[2]
TiberiSPlessisN. duWalzlGVjechaM. JRaoMNtoumiFMfinangaSKapataNMwabaPMcHughT. DIppolitoGMiglioriG. BMaeurerM. JZumlaATuberculosis: progress and advances in development of new drugs, treatment regimens, and host-directed therapies. Lancet Infect Dis2018187e183e198DOI: 10.1016/S1473-3099(18)30110-5
[3]
DeloguGSaliMFaddaGThe biology of mycobacterium tuberculosis infection. Mediterr J Hematol Infect Dis201351e2013070DOI: 10.4084/mjhid.2013.070
[4]
LeiBWeiC. JTuS. CAction mechanism of antitubercular isoniazid. Activation by Mycobacterium tuberculosis KatG, isolation, and characterization of inha inhibitor. J Biol Chem2000275425206DOI: 10.1074/jbc.275.4.2520
[5]
CampbellE. AKorzhevaNMustaevAMurakamiKNairSGoldfarbADarstS. AStructural mechanism for rifampicin inhibition of bacterial rna polymerase. Cell2001104690112DOI: 10.1016/S0092-8674(01)00286-0
[6]
ColeS. TBroschRParkhillJGarnierTChurcherCHarrisDGordonS. VEiglmeierKGasSBarryC. E3rdTekaiaFBadcockKBashamDBrownDChillingworthTConnorRDaviesRDevlinKFeltwellTGentlesSHamlinNHolroydSHornsbyTJagelsKKroghAMcLeanJMouleSMurphyLOliverKOsborneJQuailM. ARajandreamM. ARogersJRutterSSeegerKSkeltonJSquaresRSquaresSSulstonJ. ETaylorKWhiteheadSBarrellB. GDeciphering the biology of Mycobacterium tuberculosis from the complete genome sequence. Nature1998393668553744DOI: 10.1038/31159
[7]
LechartierBRybnikerJZumlaAColeS. TTuberculosis drug discovery in the post-post-genomic era. EMBO Mol Med20146215868DOI: 10.1002/emmm.201201772
[8]
ParkinsonJ. SSignal transduction schemes of bacteria. Cell199373585771DOI: 10.1016/0092-8674(93)90267-T
[9]
KobirAShiLBoskovicAGrangeasseCFranjevicDMijakovicIProtein phosphorylation in bacterial signal transduction. Biochim Biophys Acta201118101098994DOI: 10.1016/j.bbagen.2011.01.006
[10]
ParishTTwo-Component Regulatory Systems of Mycobacteria. Microbiol Spectr, 201421MGM2-00102013DOI: 10.1128/microbiolspec. MGM2-0010-2013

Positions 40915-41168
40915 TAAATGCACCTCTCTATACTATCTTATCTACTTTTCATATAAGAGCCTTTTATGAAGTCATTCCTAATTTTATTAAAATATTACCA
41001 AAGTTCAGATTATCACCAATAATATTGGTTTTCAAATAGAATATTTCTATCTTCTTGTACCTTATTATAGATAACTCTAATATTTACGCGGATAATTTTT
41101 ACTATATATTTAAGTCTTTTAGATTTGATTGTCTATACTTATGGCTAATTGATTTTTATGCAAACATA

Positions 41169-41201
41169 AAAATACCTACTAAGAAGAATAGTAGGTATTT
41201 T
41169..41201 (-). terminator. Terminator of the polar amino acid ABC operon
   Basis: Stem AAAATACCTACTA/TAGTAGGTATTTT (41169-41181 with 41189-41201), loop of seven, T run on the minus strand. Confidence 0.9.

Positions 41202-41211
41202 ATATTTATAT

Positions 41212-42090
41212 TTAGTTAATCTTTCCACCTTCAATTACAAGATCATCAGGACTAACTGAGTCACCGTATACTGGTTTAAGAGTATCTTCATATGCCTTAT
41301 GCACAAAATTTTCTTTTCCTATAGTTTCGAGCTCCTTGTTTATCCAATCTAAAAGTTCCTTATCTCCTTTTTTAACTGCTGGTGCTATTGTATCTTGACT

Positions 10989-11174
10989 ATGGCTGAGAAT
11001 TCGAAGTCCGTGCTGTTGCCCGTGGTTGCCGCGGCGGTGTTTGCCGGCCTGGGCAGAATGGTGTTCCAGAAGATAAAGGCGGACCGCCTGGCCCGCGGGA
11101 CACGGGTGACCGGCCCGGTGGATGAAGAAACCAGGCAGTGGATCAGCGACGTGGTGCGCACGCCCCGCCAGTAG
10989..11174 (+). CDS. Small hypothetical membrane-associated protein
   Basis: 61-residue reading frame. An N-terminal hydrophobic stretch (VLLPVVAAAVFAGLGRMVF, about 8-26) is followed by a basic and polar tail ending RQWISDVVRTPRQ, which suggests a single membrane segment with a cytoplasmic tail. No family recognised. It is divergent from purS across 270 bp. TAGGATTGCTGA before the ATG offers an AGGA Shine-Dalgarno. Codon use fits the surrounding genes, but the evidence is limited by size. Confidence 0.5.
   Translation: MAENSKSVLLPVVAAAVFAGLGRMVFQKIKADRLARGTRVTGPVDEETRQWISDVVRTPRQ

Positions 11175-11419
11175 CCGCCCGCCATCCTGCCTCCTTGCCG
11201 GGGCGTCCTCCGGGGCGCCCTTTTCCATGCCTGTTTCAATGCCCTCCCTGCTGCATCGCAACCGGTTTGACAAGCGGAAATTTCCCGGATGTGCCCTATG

[11]
PrisicSHussonR. NMycobacterium tuberculosis Serine/Threonine Protein Kinases. Microbiol Spectr201425DOI: 10.1128/microbiolspec. MGM2-0006-2013
[12]
NandicooriM. Z. K. P. K. V. KTargeting the Messengers: Serine/Threonine Protein Kinases as Potential Targets for Antimycobacterial Drug Development. IUBMB Life2018DOI: 10.1002/iub.1871
[13]
VenkatramanJBhatJSolapureS. MSandeshJSarkarDAishwaryaSMukherjeeKDattaSMalolanarasimhanKBandodkarBDasK. SScreening, identification, and characterization of mechanistically diverse inhibitors of the Mycobacterium tuberculosis enzyme, pantothenate kinase (CoaA). J Biomol Screen2012173293302DOI: 10.1177/1087057111423069
[14]
BjorkelidCBergforsTRaichurkarA. KMukherjeeKMalolanarasimhanKBandodkarBJonesT. AStructural and biochemical characterization of compounds inhibiting Mycobacterium tuberculosis pantothenate kinase. J Biol Chem2013288251826070DOI: 10.1074/jbc. M113.476473
[15]
PereiraJ. HVasconcelosI. BOliveiraJ. SCaceresR. AAzevedoW. F. deJr.BassoL. ASantosD. SShikimate kinase: a potential target for development of novel antitubercular agents. Curr Drug Targets20078345968DOI: 10.2174/138945007780059013